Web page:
After a Christmas blizzard that prevented our son and his girlfriend from travelling to our house, then pooped out, after an NFL weekend that identified the six NFC teams that will be playoff bound with seeding yet to be determined and an AFC with five 8-7 teams contending for two wildcard spots, after Christmas eve Senate passage of health care reform, after a failed attempt at terrorism over the Detroit skies, it’s Monday morning and time to return to the routine.
My novel publisher is busy designing a robust website to promote the novel, due for release in February, but I have to write the text that will appear on the various web pages. That has been my task for the past several weeks, but I should finish today or tomorrow. Yesterday, at a Christmas gathering of my siblings, 86 year old Dad, and numerous nieces and nephews, I received lots of kudos about the early novel reviews—tinged with hues of surprise.
I follow lots of blogs through my RSS reader, and this morning I sifted through the headlines of over 250 posts that had accumulated over the weekend. It will take a few days and a few blogposts to sort it all out, but let me start the week by noting the passing of a great Catholic reformer.
I mentioned Edward Schillebeeckx in a recent blogpost about a Vatican II reformer whose path I had crossed, Godfrey Diekmann. Here is a link to the press release from the Schillebeeckx foundation announcing the death of the 96 year old Catholic reformer; another to a Vox Nova blog post, which has an interesting string of comments, pro and con, that speak to the current retrenchment of Roman Catholicism to pre-Vatican II conservatism; and to the National Catholic Reporter, which contains a lengthy and well spoken obituary that concludes:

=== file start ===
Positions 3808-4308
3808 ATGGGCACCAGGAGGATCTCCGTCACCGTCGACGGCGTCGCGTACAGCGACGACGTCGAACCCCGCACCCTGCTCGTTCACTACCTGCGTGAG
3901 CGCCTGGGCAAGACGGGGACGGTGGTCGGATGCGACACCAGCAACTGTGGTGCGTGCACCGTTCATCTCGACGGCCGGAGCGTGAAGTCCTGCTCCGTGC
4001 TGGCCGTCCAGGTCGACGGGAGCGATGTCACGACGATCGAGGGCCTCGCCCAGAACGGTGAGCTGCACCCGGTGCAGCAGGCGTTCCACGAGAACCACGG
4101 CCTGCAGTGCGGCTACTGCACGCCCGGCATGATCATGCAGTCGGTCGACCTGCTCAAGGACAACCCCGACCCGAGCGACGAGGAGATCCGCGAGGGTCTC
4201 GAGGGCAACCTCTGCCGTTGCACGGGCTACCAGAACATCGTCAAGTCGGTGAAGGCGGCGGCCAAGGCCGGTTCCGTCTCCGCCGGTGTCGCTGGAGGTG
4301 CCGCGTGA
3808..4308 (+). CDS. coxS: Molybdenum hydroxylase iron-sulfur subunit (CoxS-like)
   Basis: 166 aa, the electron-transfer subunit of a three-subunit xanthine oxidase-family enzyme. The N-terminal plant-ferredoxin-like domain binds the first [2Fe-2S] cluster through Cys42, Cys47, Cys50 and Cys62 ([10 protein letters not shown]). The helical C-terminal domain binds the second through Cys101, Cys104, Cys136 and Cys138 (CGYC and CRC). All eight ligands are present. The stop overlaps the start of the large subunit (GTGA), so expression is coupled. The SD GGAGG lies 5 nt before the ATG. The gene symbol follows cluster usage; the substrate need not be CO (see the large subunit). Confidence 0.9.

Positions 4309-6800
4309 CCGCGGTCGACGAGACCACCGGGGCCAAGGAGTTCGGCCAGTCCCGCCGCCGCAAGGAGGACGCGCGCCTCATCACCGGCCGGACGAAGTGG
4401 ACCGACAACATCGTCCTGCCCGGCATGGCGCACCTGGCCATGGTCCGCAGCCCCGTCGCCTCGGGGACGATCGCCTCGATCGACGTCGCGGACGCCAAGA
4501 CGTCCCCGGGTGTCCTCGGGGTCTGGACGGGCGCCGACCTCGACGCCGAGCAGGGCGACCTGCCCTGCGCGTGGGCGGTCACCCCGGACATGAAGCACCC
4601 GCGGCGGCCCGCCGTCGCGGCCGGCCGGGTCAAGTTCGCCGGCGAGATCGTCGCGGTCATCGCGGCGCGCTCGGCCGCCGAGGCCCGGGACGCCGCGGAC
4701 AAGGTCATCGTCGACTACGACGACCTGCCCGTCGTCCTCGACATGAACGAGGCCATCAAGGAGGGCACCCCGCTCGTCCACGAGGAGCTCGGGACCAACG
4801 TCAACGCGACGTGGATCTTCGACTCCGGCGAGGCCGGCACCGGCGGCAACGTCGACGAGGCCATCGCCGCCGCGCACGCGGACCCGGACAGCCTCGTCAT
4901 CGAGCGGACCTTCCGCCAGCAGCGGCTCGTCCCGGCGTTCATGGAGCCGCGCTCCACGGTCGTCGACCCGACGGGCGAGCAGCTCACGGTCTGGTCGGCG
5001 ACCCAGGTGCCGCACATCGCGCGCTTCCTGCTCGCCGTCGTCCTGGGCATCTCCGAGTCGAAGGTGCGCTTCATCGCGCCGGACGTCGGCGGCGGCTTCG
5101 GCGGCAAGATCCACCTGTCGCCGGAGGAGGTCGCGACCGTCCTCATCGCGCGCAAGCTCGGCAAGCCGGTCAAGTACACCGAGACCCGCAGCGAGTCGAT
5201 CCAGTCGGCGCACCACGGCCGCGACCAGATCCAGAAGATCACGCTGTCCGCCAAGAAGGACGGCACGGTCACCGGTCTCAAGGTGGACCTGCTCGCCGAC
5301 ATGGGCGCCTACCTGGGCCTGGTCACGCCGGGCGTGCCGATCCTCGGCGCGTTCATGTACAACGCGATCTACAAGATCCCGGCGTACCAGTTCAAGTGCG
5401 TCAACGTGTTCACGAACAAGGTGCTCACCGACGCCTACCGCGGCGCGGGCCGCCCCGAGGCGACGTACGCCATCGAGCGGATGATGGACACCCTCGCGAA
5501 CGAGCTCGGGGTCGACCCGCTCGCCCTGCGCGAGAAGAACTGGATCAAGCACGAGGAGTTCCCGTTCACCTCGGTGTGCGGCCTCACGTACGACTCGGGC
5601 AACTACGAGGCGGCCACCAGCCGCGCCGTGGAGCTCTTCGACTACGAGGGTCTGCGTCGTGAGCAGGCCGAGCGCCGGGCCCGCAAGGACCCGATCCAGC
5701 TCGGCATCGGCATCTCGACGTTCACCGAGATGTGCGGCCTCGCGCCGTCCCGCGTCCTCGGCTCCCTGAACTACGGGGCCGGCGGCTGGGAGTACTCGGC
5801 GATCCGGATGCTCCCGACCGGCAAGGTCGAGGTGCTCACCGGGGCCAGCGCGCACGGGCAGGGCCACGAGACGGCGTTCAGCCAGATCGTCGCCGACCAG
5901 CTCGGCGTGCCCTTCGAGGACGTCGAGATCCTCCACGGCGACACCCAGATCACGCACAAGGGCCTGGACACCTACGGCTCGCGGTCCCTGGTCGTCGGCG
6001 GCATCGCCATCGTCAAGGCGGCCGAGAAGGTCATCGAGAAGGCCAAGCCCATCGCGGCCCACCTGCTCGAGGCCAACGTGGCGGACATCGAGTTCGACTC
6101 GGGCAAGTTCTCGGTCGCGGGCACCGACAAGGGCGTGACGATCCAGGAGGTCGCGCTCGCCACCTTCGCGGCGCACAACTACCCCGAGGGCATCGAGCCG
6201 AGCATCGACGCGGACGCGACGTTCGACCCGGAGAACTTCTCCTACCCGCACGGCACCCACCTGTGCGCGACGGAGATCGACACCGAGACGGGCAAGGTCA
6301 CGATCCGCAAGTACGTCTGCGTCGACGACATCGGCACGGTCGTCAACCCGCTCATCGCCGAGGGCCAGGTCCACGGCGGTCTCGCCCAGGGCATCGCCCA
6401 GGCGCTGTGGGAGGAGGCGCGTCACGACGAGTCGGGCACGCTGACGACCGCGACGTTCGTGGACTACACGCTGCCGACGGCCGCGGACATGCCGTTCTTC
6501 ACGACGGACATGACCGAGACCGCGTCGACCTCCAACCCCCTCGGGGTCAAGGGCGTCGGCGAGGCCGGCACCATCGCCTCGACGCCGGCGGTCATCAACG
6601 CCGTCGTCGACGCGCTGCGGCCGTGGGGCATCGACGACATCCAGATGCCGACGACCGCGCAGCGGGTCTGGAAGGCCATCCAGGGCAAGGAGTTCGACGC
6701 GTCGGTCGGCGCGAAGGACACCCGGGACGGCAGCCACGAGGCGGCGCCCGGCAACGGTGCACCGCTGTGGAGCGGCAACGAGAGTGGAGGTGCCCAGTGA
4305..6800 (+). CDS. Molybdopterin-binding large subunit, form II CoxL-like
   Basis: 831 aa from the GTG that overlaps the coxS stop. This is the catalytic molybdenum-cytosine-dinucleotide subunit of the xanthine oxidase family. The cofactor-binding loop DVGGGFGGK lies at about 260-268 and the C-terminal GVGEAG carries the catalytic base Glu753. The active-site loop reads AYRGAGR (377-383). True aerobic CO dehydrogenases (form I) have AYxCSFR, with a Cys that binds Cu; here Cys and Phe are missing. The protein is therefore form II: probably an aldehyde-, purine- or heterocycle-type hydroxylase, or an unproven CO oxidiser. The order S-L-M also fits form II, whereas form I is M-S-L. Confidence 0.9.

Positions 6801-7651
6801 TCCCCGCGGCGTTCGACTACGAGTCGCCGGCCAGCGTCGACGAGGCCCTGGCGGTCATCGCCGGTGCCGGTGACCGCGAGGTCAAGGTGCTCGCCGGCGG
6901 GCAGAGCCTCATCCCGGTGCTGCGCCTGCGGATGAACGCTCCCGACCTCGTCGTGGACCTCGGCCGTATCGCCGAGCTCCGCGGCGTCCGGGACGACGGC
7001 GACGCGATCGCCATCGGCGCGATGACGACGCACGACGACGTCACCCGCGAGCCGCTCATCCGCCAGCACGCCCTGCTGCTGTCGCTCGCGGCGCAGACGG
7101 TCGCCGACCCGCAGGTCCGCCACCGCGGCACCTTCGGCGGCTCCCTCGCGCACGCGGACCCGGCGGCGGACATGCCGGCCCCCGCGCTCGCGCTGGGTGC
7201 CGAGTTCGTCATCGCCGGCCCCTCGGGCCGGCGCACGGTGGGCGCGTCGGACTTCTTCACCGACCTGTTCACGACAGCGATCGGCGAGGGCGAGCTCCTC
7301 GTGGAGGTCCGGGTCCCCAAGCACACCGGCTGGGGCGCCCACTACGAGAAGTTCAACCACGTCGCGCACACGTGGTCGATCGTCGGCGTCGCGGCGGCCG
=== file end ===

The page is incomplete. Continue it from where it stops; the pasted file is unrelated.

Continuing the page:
[T]hough he was keenly aware of the hierarchical church today and had no misapprehensions about the direction in which it seemed to be heading. This is what he said in 1990:
“My concern is that the further we move away in history from Vatican II, the more some people begin to interpret unity as uniformity. They seem to want to go back to the monolithic church which must form a bulwark on the one hand against communism and on the other hand against the Western liberal consumer society. I think that above all in the West, with its pluralist society such an ideal of a monolith church is out of date and runs into a blind alley. And there is the danger that in that case, people with that ideal before their eyes will begin to force the church in the direction of a ghetto church, a church of the little flock, the holy remnant. But though the church is not of this world, it is of men and women. Men and women who are believing subjects of the church.”
America, the National Catholic Weekly, also contains an excellent article that speaks of the “Dominican priest who advised the Dutch bishops at Vatican II and became a major figure in the Church’s efforts to implement the reforms of that Council in the decades that followed.”
In a related note, blogger Terence Weldon of the UK notes a movement in his country to “stand up for Vatican II”. Indeed, that is precisely what US based Catholic reform movements such as Call to Action, Voice of the Faithful, and a host of others seek as well. The next 5-10 years will be fascinating to follow progressive Catholics in opposition to an increasingly conservative, patriarchal, and hierarchal institutional church.